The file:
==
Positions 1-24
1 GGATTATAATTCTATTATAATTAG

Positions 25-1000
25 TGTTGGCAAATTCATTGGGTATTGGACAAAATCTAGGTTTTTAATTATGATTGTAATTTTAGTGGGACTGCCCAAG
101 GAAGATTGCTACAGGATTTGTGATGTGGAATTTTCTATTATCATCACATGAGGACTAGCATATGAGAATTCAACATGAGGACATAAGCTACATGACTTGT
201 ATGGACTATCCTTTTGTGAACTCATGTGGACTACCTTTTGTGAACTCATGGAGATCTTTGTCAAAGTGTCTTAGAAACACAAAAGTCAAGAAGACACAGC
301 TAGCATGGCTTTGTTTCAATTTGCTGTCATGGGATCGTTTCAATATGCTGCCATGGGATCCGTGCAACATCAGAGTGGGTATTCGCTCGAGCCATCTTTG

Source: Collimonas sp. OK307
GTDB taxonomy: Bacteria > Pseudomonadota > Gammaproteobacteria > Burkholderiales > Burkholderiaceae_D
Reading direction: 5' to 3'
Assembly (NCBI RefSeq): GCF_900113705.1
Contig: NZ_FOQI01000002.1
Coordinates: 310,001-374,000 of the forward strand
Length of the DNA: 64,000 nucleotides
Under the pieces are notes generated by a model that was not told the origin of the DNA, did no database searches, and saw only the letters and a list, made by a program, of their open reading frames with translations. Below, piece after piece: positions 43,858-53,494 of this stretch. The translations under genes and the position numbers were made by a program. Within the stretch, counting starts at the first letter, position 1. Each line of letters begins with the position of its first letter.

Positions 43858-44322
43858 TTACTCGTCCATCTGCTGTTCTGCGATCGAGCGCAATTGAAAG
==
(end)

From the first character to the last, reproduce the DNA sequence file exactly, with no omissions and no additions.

Positions 1-24
1 GGATTATAATTCTATTATAATTAG

Positions 25-1000
25 TGTTGGCAAATTCATTGGGTATTGGACAAAATCTAGGTTTTTAATTATGATTGTAATTTTAGTGGGACTGCCCAAG
101 GAAGATTGCTACAGGATTTGTGATGTGGAATTTTCTATTATCATCACATGAGGACTAGCATATGAGAATTCAACATGAGGACATAAGCTACATGACTTGT
201 ATGGACTATCCTTTTGTGAACTCATGTGGACTACCTTTTGTGAACTCATGGAGATCTTTGTCAAAGTGTCTTAGAAACACAAAAGTCAAGAAGACACAGC
301 TAGCATGGCTTTGTTTCAATTTGCTGTCATGGGATCGTTTCAATATGCTGCCATGGGATCCGTGCAACATCAGAGTGGGTATTCGCTCGAGCCATCTTTG

Source: Collimonas sp. OK307
GTDB taxonomy: Bacteria > Pseudomonadota > Gammaproteobacteria > Burkholderiales > Burkholderiaceae_D
Reading direction: 5' to 3'
Assembly (NCBI RefSeq): GCF_900113705.1
Contig: NZ_FOQI01000002.1
Coordinates: 310,001-374,000 of the forward strand
Length of the DNA: 64,000 nucleotides
Under the pieces are notes generated by a model that was not told the origin of the DNA, did no database searches, and saw only the letters and a list, made by a program, of their open reading frames with translations. Below, piece after piece: positions 43,858-53,494 of this stretch. The translations under genes and the position numbers were made by a program. Within the stretch, counting starts at the first letter, position 1. Each line of letters begins with the position of its first letter.

Positions 43858-44322
43858 TTACTCGTCCATCTGCTGTTCTGCGATCGAGCGCAATTGAAAG